Clearly, an audience member needs to prepare to get the full benefit of this experience. Co-director Cannupa Hanska Luger says he wants the audience to work. “How do we,” says the multidisciplinary artist raised on North Dakota’s Standing Rock Reservation in printed conversation with Chicago-born co-director Sharon, “become, rather than teachers, reference librarians?”
This openness accounts for a welcome lack of didacticism. But does The Industry reverse opera’s traditional hierarchy of meaning? With them, it seems, it’s place, structure and design first, with sound, poetry and music following. And does that blunt meaning and impact? And, of course, does that matter if the audience is meant to do half of the work? For Sharon a key feature of opera – perhaps its ethical virtue – is a behind-the-scenes one, beyond gesamtkunstwerk, collaboration: “I actually feel like what we are undertaking is a mode of leadership that the world could use most right now.” But also, then, collaborating with the audience.
How Does it All Fit Together?
But it’s hard to decipher text, apart from scattered phrases that stand out, because so much is going on and there’s little traditional plotting or musical profile to help support the meaning and sustain an audience member’s (or at least this audience member’s) attention.
It’s when reading the libretto as an act separate from sitting at the performance that important points jump out, eg Kearney’s “An arrow stitches distance – / Doesn’t fly so much as bind. / As you kill you carry – / A burden dragged behind.” Only by reading the libretto, do you know that the Captain of the Arrivals (Jon Lee Keenan) makes a mistake of protocol by mistaking the Father (Babatunde Akinboboye), not Totaa’ar, the Mother (Jenny Wong), as the leader of the Hosts. Otherwise, all you see – and you might miss it – is one guy walk up to another who gestures.
The graphic of a falling woman projected onto the cloth at the beginning is meant to evoke the story of “Sky Woman Falling” but if you haven’t read this story in Aja Couchois Duncan’s Introduction to the program booklet, you’ve missed arguably the show’s most stunningly beautiful piece of writing.
Is it worth considering the possibility that relying on audience imputation hinders the ability of the show to rise to a point? But then the creators might object to the need for “points” or even the idea that this would be a “rise.” And of course, viewing a traditional indigenous ceremony can be like this, sequences conveying a logic of meanings only the initiated can understand. In this case, the audience-member can at least read the libretto beforehand (if that is not veering into the highly cerebral that at least one of the creators seems intent on avoiding).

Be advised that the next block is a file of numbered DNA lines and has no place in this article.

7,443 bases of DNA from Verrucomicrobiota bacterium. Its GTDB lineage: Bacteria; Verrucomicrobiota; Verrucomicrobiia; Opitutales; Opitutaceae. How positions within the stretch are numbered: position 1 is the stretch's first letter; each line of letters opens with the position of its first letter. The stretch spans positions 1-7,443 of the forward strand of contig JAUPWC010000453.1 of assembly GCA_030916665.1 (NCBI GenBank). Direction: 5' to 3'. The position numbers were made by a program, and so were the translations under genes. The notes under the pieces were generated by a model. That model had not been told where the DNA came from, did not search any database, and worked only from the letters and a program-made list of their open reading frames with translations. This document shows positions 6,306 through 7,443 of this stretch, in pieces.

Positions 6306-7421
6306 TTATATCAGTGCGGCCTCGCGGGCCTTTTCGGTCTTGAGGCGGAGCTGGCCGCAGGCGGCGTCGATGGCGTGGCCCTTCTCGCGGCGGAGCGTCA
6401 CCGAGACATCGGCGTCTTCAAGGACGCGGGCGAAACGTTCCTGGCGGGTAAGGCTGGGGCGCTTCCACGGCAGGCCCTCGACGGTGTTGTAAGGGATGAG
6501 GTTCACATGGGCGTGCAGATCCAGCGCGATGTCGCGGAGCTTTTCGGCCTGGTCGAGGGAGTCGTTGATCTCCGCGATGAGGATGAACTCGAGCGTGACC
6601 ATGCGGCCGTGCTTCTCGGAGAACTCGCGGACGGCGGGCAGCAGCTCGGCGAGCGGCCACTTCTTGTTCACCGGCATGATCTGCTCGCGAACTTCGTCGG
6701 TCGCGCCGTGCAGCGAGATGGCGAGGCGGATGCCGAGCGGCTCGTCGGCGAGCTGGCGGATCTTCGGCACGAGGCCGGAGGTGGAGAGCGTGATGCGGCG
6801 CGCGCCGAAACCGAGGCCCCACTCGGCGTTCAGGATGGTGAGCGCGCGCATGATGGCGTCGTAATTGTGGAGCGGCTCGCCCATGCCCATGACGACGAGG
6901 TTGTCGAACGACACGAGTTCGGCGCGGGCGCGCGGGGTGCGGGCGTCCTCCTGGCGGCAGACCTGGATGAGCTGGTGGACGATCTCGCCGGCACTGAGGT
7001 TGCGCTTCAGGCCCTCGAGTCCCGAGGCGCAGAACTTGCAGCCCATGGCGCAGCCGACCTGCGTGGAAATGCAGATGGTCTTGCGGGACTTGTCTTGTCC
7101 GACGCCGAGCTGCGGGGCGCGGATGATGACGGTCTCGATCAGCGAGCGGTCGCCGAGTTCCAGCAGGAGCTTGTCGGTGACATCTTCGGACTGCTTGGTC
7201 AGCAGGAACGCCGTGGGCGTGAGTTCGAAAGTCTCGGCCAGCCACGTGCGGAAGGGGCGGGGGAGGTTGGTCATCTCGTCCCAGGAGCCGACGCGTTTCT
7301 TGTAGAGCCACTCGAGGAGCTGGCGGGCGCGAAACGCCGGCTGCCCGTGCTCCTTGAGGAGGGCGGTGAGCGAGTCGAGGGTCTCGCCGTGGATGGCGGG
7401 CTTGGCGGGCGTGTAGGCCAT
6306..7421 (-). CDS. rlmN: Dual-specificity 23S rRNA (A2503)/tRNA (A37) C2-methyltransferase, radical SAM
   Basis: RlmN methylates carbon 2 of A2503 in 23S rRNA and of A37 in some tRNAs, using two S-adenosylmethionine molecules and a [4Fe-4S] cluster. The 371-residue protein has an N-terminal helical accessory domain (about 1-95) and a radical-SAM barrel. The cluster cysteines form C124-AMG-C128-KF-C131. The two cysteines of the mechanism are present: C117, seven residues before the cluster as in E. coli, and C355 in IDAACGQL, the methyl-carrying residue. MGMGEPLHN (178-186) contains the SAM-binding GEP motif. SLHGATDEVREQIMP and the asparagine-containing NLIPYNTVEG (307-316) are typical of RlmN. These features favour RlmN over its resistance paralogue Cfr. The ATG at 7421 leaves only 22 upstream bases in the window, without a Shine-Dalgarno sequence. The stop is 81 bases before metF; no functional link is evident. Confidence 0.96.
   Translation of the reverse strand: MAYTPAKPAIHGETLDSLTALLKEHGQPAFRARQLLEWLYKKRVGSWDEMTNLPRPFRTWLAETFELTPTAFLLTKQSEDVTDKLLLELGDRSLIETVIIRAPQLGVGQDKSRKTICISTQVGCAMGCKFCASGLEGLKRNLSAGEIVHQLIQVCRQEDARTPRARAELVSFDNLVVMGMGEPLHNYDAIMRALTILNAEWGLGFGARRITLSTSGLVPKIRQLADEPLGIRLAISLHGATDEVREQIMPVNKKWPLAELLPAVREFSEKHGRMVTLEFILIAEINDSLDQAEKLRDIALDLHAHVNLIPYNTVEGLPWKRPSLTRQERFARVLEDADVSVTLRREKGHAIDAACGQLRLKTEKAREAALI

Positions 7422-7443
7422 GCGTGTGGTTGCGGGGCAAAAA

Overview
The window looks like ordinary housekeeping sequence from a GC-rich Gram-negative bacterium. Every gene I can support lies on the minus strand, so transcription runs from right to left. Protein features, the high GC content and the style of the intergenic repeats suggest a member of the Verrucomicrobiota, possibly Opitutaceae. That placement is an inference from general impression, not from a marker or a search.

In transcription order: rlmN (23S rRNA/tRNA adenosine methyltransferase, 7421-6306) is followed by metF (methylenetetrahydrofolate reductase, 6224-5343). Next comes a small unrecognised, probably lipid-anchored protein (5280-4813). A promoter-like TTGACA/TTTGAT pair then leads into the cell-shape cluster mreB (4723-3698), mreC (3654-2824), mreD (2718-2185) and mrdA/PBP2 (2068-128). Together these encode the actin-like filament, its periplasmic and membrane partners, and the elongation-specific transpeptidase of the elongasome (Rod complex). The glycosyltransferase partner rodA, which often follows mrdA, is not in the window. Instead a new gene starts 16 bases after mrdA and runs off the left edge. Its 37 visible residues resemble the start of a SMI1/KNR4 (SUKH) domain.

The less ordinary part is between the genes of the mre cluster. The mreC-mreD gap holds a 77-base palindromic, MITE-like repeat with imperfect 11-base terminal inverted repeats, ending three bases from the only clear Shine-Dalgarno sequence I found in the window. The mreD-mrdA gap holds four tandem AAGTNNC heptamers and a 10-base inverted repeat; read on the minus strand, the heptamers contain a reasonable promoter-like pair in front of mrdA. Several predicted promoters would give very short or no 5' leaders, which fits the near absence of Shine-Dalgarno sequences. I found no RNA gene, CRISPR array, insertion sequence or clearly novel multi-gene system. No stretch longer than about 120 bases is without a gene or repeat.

But where does music fit in all this? Is it memorable and to what extent should it be?
I could remember the “Blood and water putrify” melody as I walked over the gangway to Train. Raven Chacon’s Railroad Song stood out as did Du Yun’s percussion-scape at the beginning of Train 2. Jon Lee Keenan as the Captain and Richard Hodges as the Preacher were formidable presences. Through the energy of her performance (physical as well as vocal) Carmina Escobar, as Coyote, contributed so much to the moulding of the show.
In the Train performance space, conductor Marc Lowenstein handled the orchestra with great skill. It was riveting to watch him lead to that one scene-ending note to “Train 2″ that sustained through twittering, blaring, trilling to signify we should move to the final location.
And then it became clear. This is not music for a Highlights CD; it’s actually a navigation device for a space. But might the work be even more widely impactful if traditional musical story-telling were involved?
At the end of Act One of “Parsifal,” Gurnemanz asks the hero, “Weisst du, was du sahst?” No, Parsifal did not understand the ceremony he had just seen. As opera, Sweet Land is mystifying. But, in a sense, so what? Its greatest importance is as memorializing of place. It requires a shift in audience-perspective and maybe a new definition of opera.
Perhaps the greatest proof of this was the last scene, “Echoes & Expulsions.”
The backdrop was gone and the original performance space was no longer a building bound on four sides. The super-titles were projected onto a disused billboard and the North Broadway-Buena Vista Bridge a couple of hundred yards away. Mention of the 1871 Chinatown massacre was made – reinforcing echoes of tragedy in the location. And then, as the synopsis says, “Speck [Micah Angelo Luna] remains on the industrialized land. / The voices of America’s history rise up around him.” Singers mimicked the cries of coyotes which once echoed around this area and possibly still do occasionally up on Chavez Ridge.
That – a strong sense of place formed by a bundle of devices, mostly visuals but including sound – was the impression that remained. And a strong impression at that.